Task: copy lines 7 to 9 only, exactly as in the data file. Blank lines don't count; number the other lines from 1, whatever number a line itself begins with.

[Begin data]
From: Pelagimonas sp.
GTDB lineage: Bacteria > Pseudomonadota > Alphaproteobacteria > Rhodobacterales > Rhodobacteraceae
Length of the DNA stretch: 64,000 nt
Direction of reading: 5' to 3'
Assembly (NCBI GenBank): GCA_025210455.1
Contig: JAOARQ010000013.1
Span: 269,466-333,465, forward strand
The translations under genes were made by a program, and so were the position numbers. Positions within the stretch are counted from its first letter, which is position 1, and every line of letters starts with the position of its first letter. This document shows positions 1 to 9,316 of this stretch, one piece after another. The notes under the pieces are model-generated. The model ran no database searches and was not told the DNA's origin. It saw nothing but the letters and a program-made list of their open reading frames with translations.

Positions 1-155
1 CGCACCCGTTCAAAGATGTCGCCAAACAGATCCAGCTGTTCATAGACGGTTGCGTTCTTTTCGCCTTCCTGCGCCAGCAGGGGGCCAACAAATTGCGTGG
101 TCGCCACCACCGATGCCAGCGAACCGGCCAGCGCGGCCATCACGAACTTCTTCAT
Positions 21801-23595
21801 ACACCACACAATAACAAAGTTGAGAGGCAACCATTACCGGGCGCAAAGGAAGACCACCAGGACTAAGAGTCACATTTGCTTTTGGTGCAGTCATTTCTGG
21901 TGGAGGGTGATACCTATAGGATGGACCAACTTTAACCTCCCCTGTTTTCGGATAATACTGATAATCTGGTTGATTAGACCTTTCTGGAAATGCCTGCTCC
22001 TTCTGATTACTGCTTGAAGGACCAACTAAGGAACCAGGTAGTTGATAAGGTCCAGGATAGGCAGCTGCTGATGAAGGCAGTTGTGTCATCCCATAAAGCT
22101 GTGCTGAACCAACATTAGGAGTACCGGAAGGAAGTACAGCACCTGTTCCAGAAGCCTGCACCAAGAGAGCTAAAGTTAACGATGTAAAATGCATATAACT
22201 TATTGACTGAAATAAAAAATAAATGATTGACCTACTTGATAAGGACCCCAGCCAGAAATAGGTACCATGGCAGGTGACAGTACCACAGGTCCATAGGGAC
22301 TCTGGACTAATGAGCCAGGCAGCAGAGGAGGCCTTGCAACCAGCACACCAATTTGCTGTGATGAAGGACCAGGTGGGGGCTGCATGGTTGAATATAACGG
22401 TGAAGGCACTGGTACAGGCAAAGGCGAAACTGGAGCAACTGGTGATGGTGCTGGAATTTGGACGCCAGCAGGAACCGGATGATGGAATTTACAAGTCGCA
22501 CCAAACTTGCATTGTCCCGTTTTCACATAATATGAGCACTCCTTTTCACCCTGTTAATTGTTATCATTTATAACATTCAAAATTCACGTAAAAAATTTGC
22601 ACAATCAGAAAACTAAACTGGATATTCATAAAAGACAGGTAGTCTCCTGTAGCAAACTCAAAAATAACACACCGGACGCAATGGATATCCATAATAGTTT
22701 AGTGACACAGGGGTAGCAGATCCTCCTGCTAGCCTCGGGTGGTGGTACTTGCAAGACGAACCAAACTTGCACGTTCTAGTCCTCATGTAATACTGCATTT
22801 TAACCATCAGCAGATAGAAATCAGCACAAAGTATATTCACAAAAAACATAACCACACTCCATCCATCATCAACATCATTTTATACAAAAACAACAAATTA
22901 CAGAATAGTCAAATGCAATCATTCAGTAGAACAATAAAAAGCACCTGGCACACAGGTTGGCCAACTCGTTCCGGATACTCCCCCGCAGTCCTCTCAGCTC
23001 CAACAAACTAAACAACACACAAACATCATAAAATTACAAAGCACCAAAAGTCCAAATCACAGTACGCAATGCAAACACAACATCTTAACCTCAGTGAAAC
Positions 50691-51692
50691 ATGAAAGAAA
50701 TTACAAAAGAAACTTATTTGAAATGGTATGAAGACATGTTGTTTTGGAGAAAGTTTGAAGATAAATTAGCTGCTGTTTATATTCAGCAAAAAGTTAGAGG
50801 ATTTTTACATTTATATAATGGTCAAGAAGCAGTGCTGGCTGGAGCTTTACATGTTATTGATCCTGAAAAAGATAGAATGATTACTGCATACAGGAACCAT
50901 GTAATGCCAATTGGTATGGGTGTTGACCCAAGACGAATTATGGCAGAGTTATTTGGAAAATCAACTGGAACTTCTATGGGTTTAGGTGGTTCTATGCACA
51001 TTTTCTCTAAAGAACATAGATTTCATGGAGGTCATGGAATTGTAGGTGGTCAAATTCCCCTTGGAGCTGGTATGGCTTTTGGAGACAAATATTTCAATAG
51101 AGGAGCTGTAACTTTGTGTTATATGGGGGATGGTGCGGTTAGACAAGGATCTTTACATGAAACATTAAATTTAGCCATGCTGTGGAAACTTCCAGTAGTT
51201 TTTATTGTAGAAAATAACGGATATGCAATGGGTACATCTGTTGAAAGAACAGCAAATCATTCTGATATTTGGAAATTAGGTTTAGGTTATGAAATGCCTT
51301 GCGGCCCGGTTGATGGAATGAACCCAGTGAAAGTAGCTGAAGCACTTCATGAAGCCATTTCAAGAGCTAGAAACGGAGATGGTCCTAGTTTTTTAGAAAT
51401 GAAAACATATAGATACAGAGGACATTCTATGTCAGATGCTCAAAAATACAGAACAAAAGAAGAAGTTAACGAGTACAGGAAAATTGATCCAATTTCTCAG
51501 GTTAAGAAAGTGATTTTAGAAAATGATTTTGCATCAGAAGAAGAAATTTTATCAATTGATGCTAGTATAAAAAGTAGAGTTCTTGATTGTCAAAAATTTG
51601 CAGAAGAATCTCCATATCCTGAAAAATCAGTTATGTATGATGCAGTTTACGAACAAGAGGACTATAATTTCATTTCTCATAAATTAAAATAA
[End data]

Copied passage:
Span: 269,466-333,465, forward strand
The translations under genes were made by a program, and so were the position numbers. Positions within the stretch are counted from its first letter, which is position 1, and every line of letters starts with the position of its first letter. This document shows positions 1 to 9,316 of this stretch, one piece after another. The notes under the pieces are model-generated. The model ran no database searches and was not told the DNA's origin. It saw nothing but the letters and a program-made list of their open reading frames with translations.

Positions 1-155